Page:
King County Parks in 2020: It’s been… a year.

Way back in December 2019, we at King County Parks were already anticipating a busy and productive year. And then… Winter flooding and storms, followed by COVID-19 closures and cancellations; shifts to virtual programming and remote work for many employees; and finally, remarkably high visitation and use – these all combined to make 2020 one for the record books.

Through it all, Parks employees continued our essential work, ensuring our parks and trails are safe for visitors and staff, adapting programs and partnerships to our new reality, making progress on the capital improvements identified in our levy, and working with partners to nurture an inclusive and welcoming outdoors, especially for our BIPOC community members.

Here is a snapshot of what we’ve been up to in 2020.

COVID-19 response requires re-imagining how we recreate

In response to the Governor’s Stay Home, Stay Healthy order in the spring, we closed or limited access to facilities and canceled programs and events. We were able to re-open facilities and some activities in June when King County entered Phase 2 of the state’s Safe Start plan. As essential workers, Parks employees have continued working throughout to deliver on our mission, shifting to teleworking and adapting field operations to align with public health guidelines for workplace safety.

As a large public land manager serving King County’s more than 2 million residents, we knew it was critical to to help people understand how to recreate and enjoy the outdoors in these COVID times. So we teamed up with outdoor recreation organizations and other public land managers across the state to found the Recreate Responsibly Coalition, which has now evolved into a national movement educating the public on how to stay safe while enjoying the outdoors and reducing the spread of the virus.

Graphic with tips to recreate responsibly.

Since March, we have updated a COVID-19 response website in both English and Spanish and made sure that our visitors had clear signage about how to be safe in our parks and on our trails. Thanks to a program from King County’s Department of Community and Health Services, multi-lingual Health Ambassadors helped distribute face coverings and COVID resources to visitors in nine of our parks this fall.

Other ways we’ve adapted during these COVID times include:

Nurturing an inclusive outdoors

This year also shined a bright light on the many ways racism intersects with our work as a steward of public lands. Although we strive to lead with equity, we know that racism has affected, and continues to affect, the ways we serve our community. And we know that we are not achieving our mission if we are not serving the Black, Indigenous, and People of Color (BIPOC) in our community.

While we have much work to do, some of the actions we’ve taken this year include:

  • Initiating equity and social justice strategic planning for the division
  • Using our social media platforms to amplify the voices of members of the BIPOC community in the outdoor recreation space
  • Collaborating with University of Washington and the 90-member King County Play Equity Coalition to tackle systemic barriers that have led to inequitable access to sports and outdoor recreation for youth of color, youth in poverty, and immigrant and refugee youth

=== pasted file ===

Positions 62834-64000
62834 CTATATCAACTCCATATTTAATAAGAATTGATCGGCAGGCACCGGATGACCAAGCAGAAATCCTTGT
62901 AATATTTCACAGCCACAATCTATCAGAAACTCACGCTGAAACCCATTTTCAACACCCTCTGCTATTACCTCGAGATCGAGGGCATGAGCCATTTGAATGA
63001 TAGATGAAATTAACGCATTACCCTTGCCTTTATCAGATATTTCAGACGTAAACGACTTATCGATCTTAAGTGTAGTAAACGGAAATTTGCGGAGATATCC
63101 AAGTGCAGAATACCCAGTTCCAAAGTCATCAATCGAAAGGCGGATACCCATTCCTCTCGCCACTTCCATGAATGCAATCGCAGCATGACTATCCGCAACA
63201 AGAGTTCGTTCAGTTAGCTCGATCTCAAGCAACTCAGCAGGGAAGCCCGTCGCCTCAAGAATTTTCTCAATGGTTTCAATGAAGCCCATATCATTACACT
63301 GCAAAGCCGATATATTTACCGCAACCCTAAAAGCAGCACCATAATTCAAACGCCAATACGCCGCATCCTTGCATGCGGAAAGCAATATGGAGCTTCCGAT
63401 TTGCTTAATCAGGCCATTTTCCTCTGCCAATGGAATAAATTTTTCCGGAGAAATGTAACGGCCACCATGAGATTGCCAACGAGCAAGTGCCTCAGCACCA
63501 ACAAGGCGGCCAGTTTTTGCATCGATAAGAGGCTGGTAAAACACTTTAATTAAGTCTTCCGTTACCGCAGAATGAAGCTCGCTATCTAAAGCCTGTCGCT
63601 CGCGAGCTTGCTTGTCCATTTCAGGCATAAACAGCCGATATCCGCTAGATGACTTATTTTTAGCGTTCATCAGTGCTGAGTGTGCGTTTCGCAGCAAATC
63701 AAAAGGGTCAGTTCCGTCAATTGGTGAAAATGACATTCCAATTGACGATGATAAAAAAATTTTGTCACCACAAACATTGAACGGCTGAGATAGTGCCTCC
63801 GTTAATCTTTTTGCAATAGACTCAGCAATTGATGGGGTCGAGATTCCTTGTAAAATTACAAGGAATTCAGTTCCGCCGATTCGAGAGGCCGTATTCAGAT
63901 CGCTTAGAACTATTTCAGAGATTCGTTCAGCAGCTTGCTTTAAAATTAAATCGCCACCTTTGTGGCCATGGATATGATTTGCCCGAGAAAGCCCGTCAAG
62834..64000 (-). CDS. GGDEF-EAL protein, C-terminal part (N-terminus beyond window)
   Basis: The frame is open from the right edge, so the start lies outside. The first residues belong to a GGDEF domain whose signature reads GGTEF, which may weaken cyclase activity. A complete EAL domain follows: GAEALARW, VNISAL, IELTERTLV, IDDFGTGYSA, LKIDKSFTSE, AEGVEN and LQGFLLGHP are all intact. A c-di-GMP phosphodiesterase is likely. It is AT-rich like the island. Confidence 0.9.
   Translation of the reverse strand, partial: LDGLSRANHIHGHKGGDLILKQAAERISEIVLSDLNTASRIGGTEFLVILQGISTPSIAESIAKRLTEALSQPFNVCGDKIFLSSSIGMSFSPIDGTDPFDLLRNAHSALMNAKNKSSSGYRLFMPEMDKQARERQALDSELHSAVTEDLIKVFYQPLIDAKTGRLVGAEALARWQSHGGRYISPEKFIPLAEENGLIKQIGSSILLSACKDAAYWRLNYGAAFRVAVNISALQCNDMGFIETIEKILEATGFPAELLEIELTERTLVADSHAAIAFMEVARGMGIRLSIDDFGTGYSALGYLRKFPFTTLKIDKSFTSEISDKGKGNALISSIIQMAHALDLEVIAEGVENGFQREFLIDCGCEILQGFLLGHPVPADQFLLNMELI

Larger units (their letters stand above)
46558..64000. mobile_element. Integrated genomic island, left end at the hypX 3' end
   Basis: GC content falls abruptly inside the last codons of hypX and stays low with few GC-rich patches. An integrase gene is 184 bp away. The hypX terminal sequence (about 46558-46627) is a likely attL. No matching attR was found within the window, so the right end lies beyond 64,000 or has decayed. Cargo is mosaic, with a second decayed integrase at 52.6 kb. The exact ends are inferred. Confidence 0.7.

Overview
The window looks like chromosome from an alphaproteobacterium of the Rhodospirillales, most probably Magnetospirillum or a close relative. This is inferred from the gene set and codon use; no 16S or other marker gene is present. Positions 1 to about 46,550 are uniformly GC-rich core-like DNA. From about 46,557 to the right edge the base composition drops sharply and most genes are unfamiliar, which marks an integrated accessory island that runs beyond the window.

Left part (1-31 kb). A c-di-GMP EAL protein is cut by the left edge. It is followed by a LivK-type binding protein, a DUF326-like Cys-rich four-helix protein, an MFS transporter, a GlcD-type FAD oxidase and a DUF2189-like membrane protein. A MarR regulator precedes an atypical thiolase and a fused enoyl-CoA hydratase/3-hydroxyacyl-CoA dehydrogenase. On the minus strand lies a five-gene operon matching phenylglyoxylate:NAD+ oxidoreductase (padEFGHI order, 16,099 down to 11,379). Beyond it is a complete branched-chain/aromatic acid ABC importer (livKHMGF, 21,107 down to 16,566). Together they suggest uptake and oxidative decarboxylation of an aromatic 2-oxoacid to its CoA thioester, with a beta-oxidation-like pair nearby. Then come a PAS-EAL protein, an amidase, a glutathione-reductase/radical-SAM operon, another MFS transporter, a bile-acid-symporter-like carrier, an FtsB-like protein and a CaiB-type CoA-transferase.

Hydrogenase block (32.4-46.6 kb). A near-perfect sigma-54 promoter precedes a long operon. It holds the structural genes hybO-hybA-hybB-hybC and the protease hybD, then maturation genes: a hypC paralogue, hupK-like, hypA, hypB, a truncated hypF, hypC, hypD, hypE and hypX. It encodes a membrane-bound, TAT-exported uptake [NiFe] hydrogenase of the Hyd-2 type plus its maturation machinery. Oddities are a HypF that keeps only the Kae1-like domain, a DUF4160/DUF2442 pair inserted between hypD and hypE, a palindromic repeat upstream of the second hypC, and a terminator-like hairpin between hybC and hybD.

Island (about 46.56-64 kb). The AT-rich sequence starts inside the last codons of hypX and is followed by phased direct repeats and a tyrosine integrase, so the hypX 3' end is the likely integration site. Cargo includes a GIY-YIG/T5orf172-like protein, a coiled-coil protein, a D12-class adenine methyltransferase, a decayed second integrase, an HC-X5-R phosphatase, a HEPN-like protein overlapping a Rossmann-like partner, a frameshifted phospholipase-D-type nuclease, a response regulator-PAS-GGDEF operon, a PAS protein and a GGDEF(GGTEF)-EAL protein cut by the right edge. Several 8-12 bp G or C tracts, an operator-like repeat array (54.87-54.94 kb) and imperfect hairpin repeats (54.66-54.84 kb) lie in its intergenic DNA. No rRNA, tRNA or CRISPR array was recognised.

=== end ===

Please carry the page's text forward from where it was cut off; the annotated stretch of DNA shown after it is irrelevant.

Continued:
But wait! There’s more!

Reaching exciting milestones in parks, trails improvements

This September, we were proud to launch the Leafline Trails Coalition, a four-county effort to connect regional trails network across the central Puget Sound region to improve health, community, quality of life, mobility, and access for all.

Speaking of regional trails… we opened a new segment of the Lake to Sound Trail in February, and our friends at the Washington Department of Transportation got to work on the southern segment of the Eastrail from Bellevue to Renton.

We were able to support youth sports infrastructure and physical activity programs with $600,000 in grants.

And we’ve been growing our system, too! Like the time we added some acres to Skyway Park and acquired a new forested park in the unincorporated North Highline area.

Some of the other capital improvement projects underway in 2020 include:

  • The first steps of repairing the dock at Dockton Park
  • Replacing the skylights on the 30-year-old Weyerhaeuser King County Aquatic Center
  • Upgrading a play area at Marymoor Park
  • Repaving the pathways at Maplewood Park
  • Installing Portland loos at Steve Cox Memorial Park
  • Replacing the restrooms at Coalfield Park

Outlook for 2021

As we give a grateful exhale for the closing of 2020 and breathe in the beginning of a bright new year, we at King County Parks have much to look forward to.

In 2021, the second year of our six-year levy, we will:

  • Construct many capital improvement projects and advance the design and permitting of many more
  • Double down on our commitment to equity by:
    • analyzing facility scheduling practices to ensure inclusion of leagues and organizations serving our BIPOC residents
    • launching an internship program, co-designed with high school students, for BIPOC teens that offers paid, career-oriented experience in the field of parks, recreation, and the environment
  • Fund $25 million in new grants to local cities, Tribes, and non-profit organizations for park improvements and acquisitions; aquatic facility improvements; river access, recreation, and restoration; and programs that increase access to parks and recreation opportunities
  • Update our Parks, Trails, and Open Space Plan to ensure we are preparing to meet the open space and recreation needs of our growing King County community.

Whew! For more of a peek into our 2020, pop over to our Flickr. Yep, we’re a busy bunch… but it’s worth it when you’ve got all this in Your Big Backyard!

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